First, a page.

There's been so much hooey flung around that it's hard to know where to start. This is a little haphazard, so I might reorganize some of the topics later.
Just in case you weren't watching, there was an enormous flap, started by a completely astounding blog post that somehow "Adobe is blocking HTML5!" and reference to some mystery, when nothing had ever been blocked. If you want to read about this and the nonsense around it, it's easy to find. Not sure how much of the muck-racking I need to repeat here. If you don't know what I'm talking about, let me know and I can point you to it.
Secret mailing lists
In the great tradition of conspiracy theories, it was claimed that there was a secret mailing list on which objections were being discussed? What secret mailing list was everyone talking about? Who subscribes to it? What is its charter? What topics are discussed on it? Who is the chair? How do decisions get made in it? (Post answers in blog comment! T-shirt to first to send correct answers.)
Transparency in Standards
Is it OK with everyone that the working group charter says one thing and the truth is something else? What I was asking for was transparency. I said they were not in scope for the current charter. And now we have an updated charter, at least. The W3C HTML WG charter still needs "annotation" to make it
truthful clearer about communication (how many mailing lists and bugzilla databases do you need to watch to know what's going on?), participation (how many invited experts or members from a single company are there, in "good standing", even though they never actually participate?), and decision policy (there's a separate HTML WG only Decision Policy, with its own bugzilla database, in a Nomic twist.)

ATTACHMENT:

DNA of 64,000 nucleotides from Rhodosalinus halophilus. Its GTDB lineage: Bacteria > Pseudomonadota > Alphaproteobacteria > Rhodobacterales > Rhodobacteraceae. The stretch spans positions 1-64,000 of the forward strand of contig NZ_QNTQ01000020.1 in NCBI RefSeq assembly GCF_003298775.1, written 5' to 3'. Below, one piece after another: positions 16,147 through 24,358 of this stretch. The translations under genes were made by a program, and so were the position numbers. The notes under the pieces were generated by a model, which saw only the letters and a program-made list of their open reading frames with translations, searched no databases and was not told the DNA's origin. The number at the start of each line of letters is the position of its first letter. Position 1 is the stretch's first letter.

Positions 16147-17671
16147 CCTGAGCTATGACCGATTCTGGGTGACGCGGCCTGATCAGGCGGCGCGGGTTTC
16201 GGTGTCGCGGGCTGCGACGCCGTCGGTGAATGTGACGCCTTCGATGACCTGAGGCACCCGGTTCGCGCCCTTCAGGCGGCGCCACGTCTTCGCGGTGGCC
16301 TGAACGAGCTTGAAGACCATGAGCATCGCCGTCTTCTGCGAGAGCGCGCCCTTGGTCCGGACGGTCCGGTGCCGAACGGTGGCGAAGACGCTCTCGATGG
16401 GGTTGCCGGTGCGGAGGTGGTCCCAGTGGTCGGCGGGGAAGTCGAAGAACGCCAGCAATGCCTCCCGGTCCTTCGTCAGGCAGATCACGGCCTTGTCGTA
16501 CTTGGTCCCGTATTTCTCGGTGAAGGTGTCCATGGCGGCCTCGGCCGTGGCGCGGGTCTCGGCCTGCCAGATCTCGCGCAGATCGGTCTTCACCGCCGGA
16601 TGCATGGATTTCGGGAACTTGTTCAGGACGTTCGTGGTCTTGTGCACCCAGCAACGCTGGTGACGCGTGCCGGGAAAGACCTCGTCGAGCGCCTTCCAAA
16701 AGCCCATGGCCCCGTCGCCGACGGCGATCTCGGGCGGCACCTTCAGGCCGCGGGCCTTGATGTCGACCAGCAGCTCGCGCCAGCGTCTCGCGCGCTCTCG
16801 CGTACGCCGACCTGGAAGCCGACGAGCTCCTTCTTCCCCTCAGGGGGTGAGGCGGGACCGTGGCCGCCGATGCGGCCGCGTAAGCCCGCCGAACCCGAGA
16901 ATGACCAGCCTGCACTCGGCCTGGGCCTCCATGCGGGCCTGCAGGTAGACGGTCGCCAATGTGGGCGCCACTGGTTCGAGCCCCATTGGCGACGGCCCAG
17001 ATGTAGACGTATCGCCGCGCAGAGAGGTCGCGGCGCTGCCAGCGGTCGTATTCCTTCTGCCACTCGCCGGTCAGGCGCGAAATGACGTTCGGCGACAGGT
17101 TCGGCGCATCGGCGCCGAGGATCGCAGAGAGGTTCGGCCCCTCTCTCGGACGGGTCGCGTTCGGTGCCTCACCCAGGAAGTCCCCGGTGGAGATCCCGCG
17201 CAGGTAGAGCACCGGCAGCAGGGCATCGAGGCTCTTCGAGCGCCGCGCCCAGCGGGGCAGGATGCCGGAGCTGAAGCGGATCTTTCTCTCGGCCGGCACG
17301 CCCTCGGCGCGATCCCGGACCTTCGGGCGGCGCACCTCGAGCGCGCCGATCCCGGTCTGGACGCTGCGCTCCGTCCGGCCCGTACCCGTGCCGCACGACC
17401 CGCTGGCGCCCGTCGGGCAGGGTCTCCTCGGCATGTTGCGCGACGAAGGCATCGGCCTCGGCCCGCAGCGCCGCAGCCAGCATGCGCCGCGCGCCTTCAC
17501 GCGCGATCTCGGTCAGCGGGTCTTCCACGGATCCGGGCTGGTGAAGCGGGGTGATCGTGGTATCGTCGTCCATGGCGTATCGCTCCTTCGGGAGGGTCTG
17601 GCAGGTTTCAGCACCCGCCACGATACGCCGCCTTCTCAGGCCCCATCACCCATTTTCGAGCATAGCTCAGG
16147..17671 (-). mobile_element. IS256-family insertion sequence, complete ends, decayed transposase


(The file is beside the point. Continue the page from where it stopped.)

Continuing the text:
Updating the charter to say these things were in scope was always a way of bringing them into scope. That W3C wanted to save face and call it an "annotation" and skip the normal W3C rechartering process -- well, so many exceptions were made for HTML in the first place, that's fine.
What makes a "standard" process "open" isn't just "everyone can read the mailing list". Trying to follow the HTML standard requires withstanding a "denial of service" attack; thousands of emails, messages, posts, edits to track every single month. No one person can really follow what's going on..
Organizational scope and modularity
Well, this is a longer topic, and there are a lot of others who are blogging or discussing this, and I've blogged about it too. Short answer is: big committee, big spec, big mess. Splitting things up to minimize interactions between pieces is what distinguishes "architecture" from "hack". Anyone with serious experience building large systems should know this.
Masinter as Adobe's representative
I do work for Adobe. I get paid by them. And I do work on Standards now as my job. So you might think that, well, if I say something, Adobe is saying it? I suppose I need to start putting more disclaimers on my email.
My work at Adobe has been mainly in the Advanced Technology Group working on a pretty wide variety of topics (content management, archiving, layout) and then in the Creative Solutions Business Unit (focus on workflow and metadata for video and timed media.) I kept up my standards affiliations because I thought it was important and I had some history, but really only started doing standards full-time in late 2008.
Other people and their affiliations
The idea that I am Adobe's Larry Masinter, but Hixie is Hixie and diveintomark (or just 'Mark' on some blogs) aren't somehow representing Google... or that Maciej isn't representing Apple? I guess I'm just jealous. Why do they get a free pass? I'm going back to using LMM@acm.org as my posting address, not to hide my affiliation but to make it clearer when I'm speaking for myself. Which leads me to try to explain why you should believe that.